Category Archives: Features

Midterm Prep: The Key to Success

Amaya Mikolič-Berrios ’21
EE Staff Writer

Many consider midterm season to be one of the most stressful times of the year. But why make these exams more taxing than they need to be? With a few preparation strategies, these tests will become a piece of cake.

  1. Manage your time.

A lot of pre-exam stress is created when one procrastinates on their studying. By managing and organizing the times that you will study each subject, you will never again feel unprepared for midterms. An easy way to do this is to write a schedule, either in a journal, or even on a phone. Additionally, alternating where you study can be extremely beneficial. According to Benedict Carey, changing where you study each day is likely to keep the information in your head longer.

     2) Create a study group.

Everything is better with friends! Turn the dreary task of studying into a more entertaining task by inviting some people over. Not only will this motivate you, but any questions that you have are likely to be answered by at least one of the people with you. Just make sure that the study group actually is productive and not turning into a hangout as they often do.

     3) Complete all of the supplied material.

And The Cows Go Boo

Archana Ajay ‘18
EE Head Lifestyle Reporter

Every year, the Trumbull Agriscience and Biotechnology Center get together and set up Farm Fair. Members of the Trumbull community came to support the Agriscience center, while enjoying all the things that the center has to offer. People toured the farm and visited the horses, alpacas, llamas, and sheep all located at the farm.

“I think what people love most about farm fair are the animals— especially the sheep and the horses!” Makayla Albert, a senior in Animal science, says.

All year, the upperclassmen in Equine and Animal science take care of the llamas, alpacas, sheep, and other animals in the farm, and at Farm Fair, several students help to take care of the animals, cleaning their pens and giving a tour of the farmhouse.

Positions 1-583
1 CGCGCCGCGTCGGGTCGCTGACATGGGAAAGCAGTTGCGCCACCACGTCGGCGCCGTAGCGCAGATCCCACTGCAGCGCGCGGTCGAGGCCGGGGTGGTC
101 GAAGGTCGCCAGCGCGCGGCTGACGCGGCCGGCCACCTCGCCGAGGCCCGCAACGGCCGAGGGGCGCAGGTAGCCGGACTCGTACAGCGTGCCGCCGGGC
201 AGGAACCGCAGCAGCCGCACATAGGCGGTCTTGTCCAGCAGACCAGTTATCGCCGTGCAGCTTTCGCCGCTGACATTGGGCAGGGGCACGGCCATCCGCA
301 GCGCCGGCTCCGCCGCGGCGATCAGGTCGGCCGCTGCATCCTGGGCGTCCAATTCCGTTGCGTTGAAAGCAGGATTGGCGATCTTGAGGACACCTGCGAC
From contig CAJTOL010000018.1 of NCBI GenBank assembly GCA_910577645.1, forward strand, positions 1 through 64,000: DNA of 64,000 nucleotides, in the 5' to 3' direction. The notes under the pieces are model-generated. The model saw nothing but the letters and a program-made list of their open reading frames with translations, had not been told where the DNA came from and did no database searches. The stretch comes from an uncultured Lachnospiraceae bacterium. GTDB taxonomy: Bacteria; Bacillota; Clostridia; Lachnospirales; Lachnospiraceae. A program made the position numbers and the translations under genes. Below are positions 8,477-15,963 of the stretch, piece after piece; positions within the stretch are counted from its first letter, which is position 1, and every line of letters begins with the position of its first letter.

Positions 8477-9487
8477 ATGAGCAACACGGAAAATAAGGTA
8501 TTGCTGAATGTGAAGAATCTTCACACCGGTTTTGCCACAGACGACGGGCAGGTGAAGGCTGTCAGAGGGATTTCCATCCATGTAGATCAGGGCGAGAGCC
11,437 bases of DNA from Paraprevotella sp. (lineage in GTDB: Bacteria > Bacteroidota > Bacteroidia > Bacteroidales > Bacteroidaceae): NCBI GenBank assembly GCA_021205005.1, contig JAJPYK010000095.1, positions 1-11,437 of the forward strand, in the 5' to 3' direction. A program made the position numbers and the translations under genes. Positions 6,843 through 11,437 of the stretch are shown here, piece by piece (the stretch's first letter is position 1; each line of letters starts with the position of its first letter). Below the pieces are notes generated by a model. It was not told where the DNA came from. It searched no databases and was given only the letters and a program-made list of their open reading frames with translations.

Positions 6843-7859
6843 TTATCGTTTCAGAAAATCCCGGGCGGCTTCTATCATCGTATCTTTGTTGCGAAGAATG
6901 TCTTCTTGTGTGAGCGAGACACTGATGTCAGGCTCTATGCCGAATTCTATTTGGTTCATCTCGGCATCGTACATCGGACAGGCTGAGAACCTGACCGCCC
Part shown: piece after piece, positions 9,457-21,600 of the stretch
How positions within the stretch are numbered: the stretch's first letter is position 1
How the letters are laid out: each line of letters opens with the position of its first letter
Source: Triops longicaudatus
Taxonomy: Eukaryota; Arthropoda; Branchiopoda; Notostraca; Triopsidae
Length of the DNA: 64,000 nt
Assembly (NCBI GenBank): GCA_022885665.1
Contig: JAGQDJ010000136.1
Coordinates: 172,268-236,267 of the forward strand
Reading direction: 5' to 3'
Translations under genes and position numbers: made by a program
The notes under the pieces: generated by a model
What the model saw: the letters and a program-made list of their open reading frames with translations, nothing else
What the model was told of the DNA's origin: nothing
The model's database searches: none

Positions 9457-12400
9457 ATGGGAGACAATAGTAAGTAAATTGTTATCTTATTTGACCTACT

In addition to touring the farmhouse, students got the chance to showcase their own personal, entrepreneurial projects.
Students in the Agriscience center all need to complete an SAE throughout their four years in the program, which can range from volunteer work to creating their own entrepreneurial project.

Students Slay Spirit Week

Seniors Kavya Ganugapati, Neha Rahalkar, Nancie Ziegler, and Megha Shankar

Rohit Gunda ‘21
EE Staff Writer

This year’s Spirit Week, which lasted from October 16 to October 20, was a huge success! Every year, the school community comes together to show their school pride by dressing up each day according to different themes. From people with crazy amounts of face paint to fake dinosaurs running around the halls, this week was surely one to remember.

On Monday, THS participated in USA Day. Students wore red, white, and blue to show school spirit as well as pride for our country. During lunch, the whole cafeteria was a sea of red, white, and blue.

On Tuesday, THS participated in Decades Day, where students dressed in outfits from their favorite decade. Many people wore leather jackets from the 50s, neon yoga pants from the 80s, and tuxedos from the roarin’ 20s. This was a very diverse day with a huge variety in clothing.

During the middle of the week. Wednesday was color wars! Freshmen wore green, sophomores wore red, juniors wore blue, and seniors wore white.

On Thursday, the school held its Sponsor-a Senior Day!.Many seniors wore costumes such as dinosaurs, the queen’s guard, and even boxer. This was a great day to lift many spirits and to give a laugh to those who needed it.

“My favorite part about Spirit Week was being able to dress up as a green M & M for Sponsor-a-Senior. Even though I changed for my college interview later that day, it was interesting walking in with green glitter still in my hair,” senior Sarah Margolnick said.

Finally, Friday was the school Pep Rally. Students wore black and gold to represent our school.

The Phone of the Future…in 2017

Ashley Matera ‘18
EE Contributor

Wireless charging, an all glass design, and the fastest, smartest chip ever. They all seem like things of the future but instead are happening now! These are just some of the features of the all new Apple iPhone 8 and 8 Plus. The two new additions to the iPhone family were released on September 22, 2017.

“I like the look of the iPhone 8 and I also like the new upgrades it has,” senior Ramije Egriu said.

Prices ranging from $699 to $949 may stop you from even considering to purchse this phone but the new features make it difficult to stay away. An all new design featuring Apple’s most durable glass, for instance, gives the product extra water and dust resistance.

Improved from older models, both battery life and storage capacity have been increased. The new iPhone can also have between 64 or 256 GB of memory, and the fastest and smartest chip to ever be in a smartphone.

Remembering Our Heroes: World War I

Mike Magut ‘20
EE Staff Writer

Nothing holds more power than our history. Events that occurred in the past have effectively created everything that we have and understand today. All periods of history should be remembered, as they gave us this very world that we have come to know.

Now, as we approach the 100th anniversary of the Great War armistice, it is time to look back at one of the most important events in known history: World War I.